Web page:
Eating Disorders and Sexuality
A Mirasol Panel Discussion
Estimates vary widely, but experts agree that there is a very high correlation between eating disorders and sexual abuse. So how do we begin to repair those damaged relationships, especially when clients may relate to sex the way they relate to food, engaging in behaviors that range from restriction to over-indulgence? It was a challenging topic for a panel discussion with therapists from Mirasol's adult and teen residential eating disorder treatment programs. As always, it reminded us of the many ways that our relationships with food both reflect and affect our interpersonal relationships.
- Diane Ryan, Executive Director
- Maeve Shaughnessy, Clinical Director, Adult Program
- Ann Twilley, Trauma Therapist
- Katie Klein, Clinical Director, Partial Hospitalization Program
- Jamelynn Evans, Primary Therapist
- Anne Ganje, Dietitian
- Kira Vredenburg, Primary Therapist
- Rachel Nelson, Art Therapist
Download Audio: M4A
Early relationships are the biggest determinant of the kind of relationships we have later in life ... And if those early relationships aren't established, especially in those first eight years of life, then people are going to struggle.
Ann T: "Early relationships are the biggest determinant of the kind of relationships we have later in life, whether that be romantic relationships, or platonic relationships. And so if those early relationships aren't established, especially in those first eight years of life, then people are going to struggle. If they do not get those relationships repaired, there are going to be challenges in how they develop connections with other people."
Diane R: "Certainly this is an area that's fraught with dysfunction. There was a big study done in the International Journal of Eating Disorders that reported that the vast majority — 70-something percent — of individuals with eating disorders struggle with various aspects of sexuality, whether it's loss of libido which is highly associated with low BMI. It's really a function of the whole pattern of relationship challengers that are created by attachment issues and that play out as time moves forward."
Ann T: "We consider attachment ruptures to be trauma, and eating disorders and trauma have a close relationship. I would say we see a 90% relationship between eating disorders and some type of sexual abuse. Research shows that with bulimia, there's a higher correlation with sexual abuse versus anorexia. I'm not convinced that's actually the case. With anorexia, there seems to be a higher level of dissociation, and it makes me wonder if they're just not able to get in touch with other things that have happened in their lives."
Katie K: "Especially with anorexia and restricting, it suppresses the sex hormones — estrogen and testosterone — so the libido is diminished, and they're in touch less with their bodies and with pleasure, and with having sexual relationships."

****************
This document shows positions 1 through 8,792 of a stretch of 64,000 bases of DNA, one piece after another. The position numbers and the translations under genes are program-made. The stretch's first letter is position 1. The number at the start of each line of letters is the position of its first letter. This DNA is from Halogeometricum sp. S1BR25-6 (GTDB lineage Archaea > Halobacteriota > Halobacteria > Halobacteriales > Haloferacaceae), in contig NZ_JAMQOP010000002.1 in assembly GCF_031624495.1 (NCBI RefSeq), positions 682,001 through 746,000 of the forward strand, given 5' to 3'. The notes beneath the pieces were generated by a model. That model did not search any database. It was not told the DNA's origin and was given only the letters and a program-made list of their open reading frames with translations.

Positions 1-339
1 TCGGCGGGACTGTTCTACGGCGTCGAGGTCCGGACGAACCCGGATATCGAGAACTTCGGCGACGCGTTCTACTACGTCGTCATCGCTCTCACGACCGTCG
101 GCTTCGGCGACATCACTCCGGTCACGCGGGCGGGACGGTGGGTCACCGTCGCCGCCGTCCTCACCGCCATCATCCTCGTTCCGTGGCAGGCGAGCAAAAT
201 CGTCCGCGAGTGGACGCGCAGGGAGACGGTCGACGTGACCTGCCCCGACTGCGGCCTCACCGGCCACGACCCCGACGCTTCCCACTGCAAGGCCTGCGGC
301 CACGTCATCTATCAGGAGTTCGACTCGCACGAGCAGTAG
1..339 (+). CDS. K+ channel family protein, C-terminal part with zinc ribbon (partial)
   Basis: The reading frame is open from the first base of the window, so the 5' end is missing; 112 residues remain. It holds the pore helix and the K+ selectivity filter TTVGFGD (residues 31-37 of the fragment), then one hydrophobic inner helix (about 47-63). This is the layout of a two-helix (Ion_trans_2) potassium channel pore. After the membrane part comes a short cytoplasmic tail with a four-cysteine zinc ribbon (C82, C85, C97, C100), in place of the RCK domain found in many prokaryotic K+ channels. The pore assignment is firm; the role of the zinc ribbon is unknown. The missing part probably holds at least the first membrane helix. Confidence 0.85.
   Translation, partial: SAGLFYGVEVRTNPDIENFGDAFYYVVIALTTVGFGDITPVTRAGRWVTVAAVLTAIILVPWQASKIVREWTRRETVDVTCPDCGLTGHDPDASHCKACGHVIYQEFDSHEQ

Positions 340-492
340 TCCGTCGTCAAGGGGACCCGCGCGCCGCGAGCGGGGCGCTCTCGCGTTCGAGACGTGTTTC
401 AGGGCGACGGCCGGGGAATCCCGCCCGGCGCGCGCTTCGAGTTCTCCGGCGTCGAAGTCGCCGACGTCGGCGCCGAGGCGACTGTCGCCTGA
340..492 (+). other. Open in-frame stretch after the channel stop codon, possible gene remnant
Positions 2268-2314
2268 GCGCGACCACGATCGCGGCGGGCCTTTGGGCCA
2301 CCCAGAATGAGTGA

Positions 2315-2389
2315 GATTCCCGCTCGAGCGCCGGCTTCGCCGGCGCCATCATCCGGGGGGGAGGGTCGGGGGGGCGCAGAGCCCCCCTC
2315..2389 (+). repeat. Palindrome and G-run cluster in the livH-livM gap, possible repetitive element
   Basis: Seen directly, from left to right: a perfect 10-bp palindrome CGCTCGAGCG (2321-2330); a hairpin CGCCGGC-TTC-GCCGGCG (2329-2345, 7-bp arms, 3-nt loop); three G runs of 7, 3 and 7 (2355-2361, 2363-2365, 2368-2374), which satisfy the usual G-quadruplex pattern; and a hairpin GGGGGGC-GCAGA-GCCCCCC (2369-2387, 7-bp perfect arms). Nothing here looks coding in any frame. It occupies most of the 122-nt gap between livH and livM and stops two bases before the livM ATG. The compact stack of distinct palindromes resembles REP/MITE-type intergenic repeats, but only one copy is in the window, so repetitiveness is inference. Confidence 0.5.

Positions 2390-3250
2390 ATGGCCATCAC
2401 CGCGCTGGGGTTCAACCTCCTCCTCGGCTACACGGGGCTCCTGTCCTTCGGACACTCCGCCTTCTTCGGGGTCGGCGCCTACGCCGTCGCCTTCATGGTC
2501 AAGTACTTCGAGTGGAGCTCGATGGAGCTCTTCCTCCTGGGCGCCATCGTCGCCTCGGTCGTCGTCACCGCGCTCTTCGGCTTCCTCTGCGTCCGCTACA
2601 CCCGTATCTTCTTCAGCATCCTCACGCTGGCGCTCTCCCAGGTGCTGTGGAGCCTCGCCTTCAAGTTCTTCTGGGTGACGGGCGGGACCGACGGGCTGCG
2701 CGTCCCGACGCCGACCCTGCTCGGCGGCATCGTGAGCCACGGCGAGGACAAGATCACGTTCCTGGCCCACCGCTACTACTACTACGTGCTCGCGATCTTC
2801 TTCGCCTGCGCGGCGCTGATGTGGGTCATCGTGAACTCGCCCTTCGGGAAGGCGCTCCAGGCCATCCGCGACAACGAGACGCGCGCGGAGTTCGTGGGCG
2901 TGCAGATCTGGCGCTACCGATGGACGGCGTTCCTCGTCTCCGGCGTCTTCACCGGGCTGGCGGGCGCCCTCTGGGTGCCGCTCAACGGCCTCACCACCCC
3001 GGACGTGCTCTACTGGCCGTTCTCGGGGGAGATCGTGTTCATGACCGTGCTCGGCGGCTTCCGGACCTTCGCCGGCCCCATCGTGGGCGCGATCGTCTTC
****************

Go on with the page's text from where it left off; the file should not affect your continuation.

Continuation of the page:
Diane R: "We have three separate components that play out. There's the physiological component — the hormonal part — and just the lack of physical wellness that shows up in sexual relationships, plus you have all the body image distortions and body dissatisfaction that are prominent in sexual relationships. And then you also have all the co-occurring conditions. I don't know that I've ever seen anybody who had an eating disorder and who didn't have something in addition to that. So the trauma piece is certainly paramount when you're talking about sexual relationships, but we're also talking about depression, social anxiety, sexual anxiety ..."
Katie K: "And also, some of our clients deny themselves any kind of pleasure. Asceticism is huge with our clients, and so the mere idea of having a sexual encounter and maybe even experiencing pleasure — they deny themselves that."
Moderator: "You touched on something a minute ago, which is that it seems that maybe sexual dysfunction related to an eating disorder can manifest itself differently in an anorexic versus a bulimic."
With bulimics, the typical profile is that they're more impulsive, whether it's substance abuse, sex, love addiction, shopping, gambling .... Whereas for anorexics, the typical profile is that they restrict is all senses — food, and also restrict relationships.
Katie K: "Yes, with bulimics, the typical profile is that they're more impulsive, whether it's substance abuse, sex, love addiction, shopping, gambling .... That tends to fit the profile of something who is struggling with bulimia. And so sometimes they tend to act out sexually as part of their co-occurring issues with their eating disorder. Whereas for anorexics, the typical profile is that they restrict is all senses — they restrict food, and also restrict relationships."